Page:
BONEBAG – Noli Me Tangere

BONEBAG - Noli Me Tangere
  • 7/10
    BONEBAG - Noli Me Tangere - 7/10


Quixote Music
Release date: July 10, 2007

User Review
0/10 (0 votes)

From the outskirts of Hard Rock comes Dutch band Bonebag. Having been around for half a decade, they gained followers through several self-produced CDs, of which the best tracks now make up the official debut album Noli Me Tangere. The title means “Don’t Touch Me,” which is what Jesus said to Maria after his resurrection. But, it would be wrong to conclude from that – and the strange crown of thorns worn by a tomato on the cover – that Bonebag have a religious message to convey. It seems the band is more focused on enigmatic lyrics of fun and silliness, which even allow them to get away with lines like remember tasting good hot chocolate – everyone’s a winner baby everyone’s a winner baby, than’s no lie, or deeply emotional lyrics that won’t fit the general positive feeling of the album.

The four guys have one musician in their midst who is probably known to some Metal fans: Arno Menses is also the singer of German Prog institution Sieges Even. But, if anyone expects any similarities, you will be disappointed. Arno mostly only plays drums for Bonebag, as the main singer is Ronald Utens, who has a clear, melodic voice and absolutely earns his place at the microphone. Still, it seems a waste to put Arno Menses “only“ behind the drum kit.

Be that as it is, Noli Me Tangere does not need the comparison with Sieges Even. This band has their own sound and style, deeply rooted in Alternative Rock, which is audible in “Disgust“ or “Oliver Sudden,“ with hints of many other styles – maybe this is Progressive Grunge ’n’ Roll? In any way, it is very entertaining and surprises the listener with every track anew. In this regard, it is very Progressive when songs take a turn to the unexpected, without the overflowing elaboration of the traditional Prog Rock compositions, as every track is under five minutes long. That combined with a heavy, Grungy guitar builds the backbone of the songs, which have not much in common except a catchy chorus that builds the center of every track.

Apart from that, every song is its own musical universe, even with elements of Funk like in “Picture Perfect,“ a tiny The Police reminiscence as in “Lifeline,“ The Beatles feeling in “Positive,“ only to abduct you to strangeness with “Hmmm,“ a Rock ’n’ Roll/Punk hybrid under a Metal skin, before a mellow interlude with a female voice makes the song almost stop dead … just to be kick-started again fifteen seconds later — and all of this in just over three minutes.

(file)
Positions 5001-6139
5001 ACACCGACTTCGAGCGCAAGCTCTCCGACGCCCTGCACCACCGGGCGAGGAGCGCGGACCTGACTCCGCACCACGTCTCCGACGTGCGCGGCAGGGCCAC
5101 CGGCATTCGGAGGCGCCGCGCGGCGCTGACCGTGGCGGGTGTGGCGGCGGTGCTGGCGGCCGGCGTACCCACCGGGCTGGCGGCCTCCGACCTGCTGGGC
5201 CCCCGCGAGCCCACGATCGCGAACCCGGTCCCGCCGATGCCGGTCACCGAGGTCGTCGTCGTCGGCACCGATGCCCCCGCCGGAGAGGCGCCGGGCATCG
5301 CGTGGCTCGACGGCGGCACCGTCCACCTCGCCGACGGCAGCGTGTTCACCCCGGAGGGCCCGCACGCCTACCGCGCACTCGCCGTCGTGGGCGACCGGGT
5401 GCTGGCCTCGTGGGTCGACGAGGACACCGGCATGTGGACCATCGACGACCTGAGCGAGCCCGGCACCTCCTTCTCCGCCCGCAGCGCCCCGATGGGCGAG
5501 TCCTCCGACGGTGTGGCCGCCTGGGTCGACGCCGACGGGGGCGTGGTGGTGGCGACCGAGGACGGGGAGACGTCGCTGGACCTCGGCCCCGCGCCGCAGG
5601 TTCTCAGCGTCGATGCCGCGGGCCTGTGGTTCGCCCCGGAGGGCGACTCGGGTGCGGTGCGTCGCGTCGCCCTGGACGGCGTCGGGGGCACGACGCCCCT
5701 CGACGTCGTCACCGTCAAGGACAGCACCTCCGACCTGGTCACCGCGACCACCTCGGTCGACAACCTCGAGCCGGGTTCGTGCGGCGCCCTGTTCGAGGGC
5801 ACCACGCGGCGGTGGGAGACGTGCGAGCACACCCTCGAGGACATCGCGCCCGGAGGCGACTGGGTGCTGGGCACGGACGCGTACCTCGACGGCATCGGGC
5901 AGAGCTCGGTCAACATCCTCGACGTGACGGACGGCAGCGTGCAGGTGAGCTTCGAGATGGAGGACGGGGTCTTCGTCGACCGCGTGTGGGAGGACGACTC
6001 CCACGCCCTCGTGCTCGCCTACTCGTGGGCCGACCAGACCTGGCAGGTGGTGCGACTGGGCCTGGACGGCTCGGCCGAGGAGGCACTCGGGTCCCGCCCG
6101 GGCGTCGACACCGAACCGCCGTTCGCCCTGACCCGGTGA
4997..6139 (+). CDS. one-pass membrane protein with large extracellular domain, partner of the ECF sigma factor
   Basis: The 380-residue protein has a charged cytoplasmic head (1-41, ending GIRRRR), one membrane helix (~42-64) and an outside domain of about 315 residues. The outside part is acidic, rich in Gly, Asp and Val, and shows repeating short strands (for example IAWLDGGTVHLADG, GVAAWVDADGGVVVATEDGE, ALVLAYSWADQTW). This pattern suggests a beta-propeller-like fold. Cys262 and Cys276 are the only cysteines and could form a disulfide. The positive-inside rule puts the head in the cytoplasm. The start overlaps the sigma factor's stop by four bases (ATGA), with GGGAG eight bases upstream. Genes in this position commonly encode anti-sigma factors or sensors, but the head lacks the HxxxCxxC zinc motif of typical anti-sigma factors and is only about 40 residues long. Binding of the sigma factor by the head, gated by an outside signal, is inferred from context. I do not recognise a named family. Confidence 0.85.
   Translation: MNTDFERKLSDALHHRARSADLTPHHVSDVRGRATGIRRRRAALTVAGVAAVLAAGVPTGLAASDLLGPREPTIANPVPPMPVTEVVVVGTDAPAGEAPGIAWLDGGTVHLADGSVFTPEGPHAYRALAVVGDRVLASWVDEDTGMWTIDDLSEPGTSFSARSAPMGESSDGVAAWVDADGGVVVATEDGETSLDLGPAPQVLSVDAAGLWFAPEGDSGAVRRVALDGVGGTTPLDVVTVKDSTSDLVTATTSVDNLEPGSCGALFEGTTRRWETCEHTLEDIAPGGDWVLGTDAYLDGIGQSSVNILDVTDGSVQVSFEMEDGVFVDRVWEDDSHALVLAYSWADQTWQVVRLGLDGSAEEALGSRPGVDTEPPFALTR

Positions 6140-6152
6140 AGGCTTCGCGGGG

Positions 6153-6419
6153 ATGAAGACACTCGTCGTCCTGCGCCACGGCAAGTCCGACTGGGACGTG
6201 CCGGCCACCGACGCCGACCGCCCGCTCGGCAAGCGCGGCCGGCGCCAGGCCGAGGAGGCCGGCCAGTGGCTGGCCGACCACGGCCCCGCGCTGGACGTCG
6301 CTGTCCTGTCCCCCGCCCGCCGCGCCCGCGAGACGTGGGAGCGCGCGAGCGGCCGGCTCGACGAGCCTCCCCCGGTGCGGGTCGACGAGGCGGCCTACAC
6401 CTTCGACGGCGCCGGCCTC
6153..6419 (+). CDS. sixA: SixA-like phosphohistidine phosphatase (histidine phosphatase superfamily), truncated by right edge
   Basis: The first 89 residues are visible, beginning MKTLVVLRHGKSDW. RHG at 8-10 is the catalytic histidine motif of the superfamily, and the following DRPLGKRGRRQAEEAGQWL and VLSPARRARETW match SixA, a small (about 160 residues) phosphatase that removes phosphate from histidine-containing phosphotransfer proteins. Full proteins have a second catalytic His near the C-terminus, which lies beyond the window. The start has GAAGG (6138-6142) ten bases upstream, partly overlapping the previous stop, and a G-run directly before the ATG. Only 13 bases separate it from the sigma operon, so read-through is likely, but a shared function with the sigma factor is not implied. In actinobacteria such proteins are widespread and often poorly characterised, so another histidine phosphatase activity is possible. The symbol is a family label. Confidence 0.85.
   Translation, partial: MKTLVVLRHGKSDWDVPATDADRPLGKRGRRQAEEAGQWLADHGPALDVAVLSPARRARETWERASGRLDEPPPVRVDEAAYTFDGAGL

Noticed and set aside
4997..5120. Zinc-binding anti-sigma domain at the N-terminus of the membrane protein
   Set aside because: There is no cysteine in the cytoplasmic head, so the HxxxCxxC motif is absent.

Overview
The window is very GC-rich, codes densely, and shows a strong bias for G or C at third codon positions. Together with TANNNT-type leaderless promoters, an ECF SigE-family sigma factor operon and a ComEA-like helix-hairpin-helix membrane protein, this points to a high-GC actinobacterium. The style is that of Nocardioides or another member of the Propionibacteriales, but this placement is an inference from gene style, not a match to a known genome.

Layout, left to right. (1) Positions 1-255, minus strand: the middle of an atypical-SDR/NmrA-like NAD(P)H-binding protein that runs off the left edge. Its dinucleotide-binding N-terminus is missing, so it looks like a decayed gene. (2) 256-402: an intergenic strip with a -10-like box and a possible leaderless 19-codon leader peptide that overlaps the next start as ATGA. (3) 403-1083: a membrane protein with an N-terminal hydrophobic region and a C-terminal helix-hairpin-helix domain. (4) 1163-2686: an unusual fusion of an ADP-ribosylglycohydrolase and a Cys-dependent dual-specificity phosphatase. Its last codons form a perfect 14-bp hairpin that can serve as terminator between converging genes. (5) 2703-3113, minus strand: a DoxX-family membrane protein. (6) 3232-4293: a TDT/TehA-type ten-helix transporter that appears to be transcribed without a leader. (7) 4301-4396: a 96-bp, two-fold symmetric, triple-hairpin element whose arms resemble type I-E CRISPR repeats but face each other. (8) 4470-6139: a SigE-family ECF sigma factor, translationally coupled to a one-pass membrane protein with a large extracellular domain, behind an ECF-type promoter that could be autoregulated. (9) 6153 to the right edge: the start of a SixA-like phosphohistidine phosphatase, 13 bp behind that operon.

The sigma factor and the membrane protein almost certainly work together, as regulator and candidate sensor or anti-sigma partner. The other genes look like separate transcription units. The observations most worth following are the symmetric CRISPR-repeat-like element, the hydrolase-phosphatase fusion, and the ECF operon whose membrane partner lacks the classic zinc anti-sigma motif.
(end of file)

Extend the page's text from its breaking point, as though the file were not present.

This versatility is their strong point, but may also be a drawback as the album seems slightly erratic at first. Each song works fine, but for the whole album the listener has to pay attention to find the fine elements hidden underneath, and the similarities that make all works connect. Also, in this regard, Bonebag are Progressive: music from the head for the head, the exact antithesis of dance floor and headbanging.

As it is difficult to describe, it is recommended that interested readers check out Bonebag’s Myspace site where they stream samples of the opening track “Disgust“ and the final song, “A Word Of Appreciation.“


  • Frank Jaeger

    Frank was a reviewer here at Metal Express Radio, based out of Bavaria, Germany. He has worked in the games industry for more than 20 years, now on the manufacturing side, before on the publishing end. Before this, he edited and handled the layout for a city mag in northern Germany ... maybe that is why he love being part of anything published. Frank got hooked on Metal at the age of 14 when a friend introduced him to AC/DC. They were listening to The Beatles, Madness, and The Police, and he decided they should move on. Well, they did, Back in Black became Frank's first Metal album, and since Germany is reasonably close to England, they had some small New Waves Of British Heavy Metal washing up on their shores: Tygers Of Pan Tang, Samson, Gillan, Iron Maiden, Saxon, Sweet Savage, Diamond Head, etc. If he had to pick his favorite styles, Prog and Power Metal would be at the top of the list.

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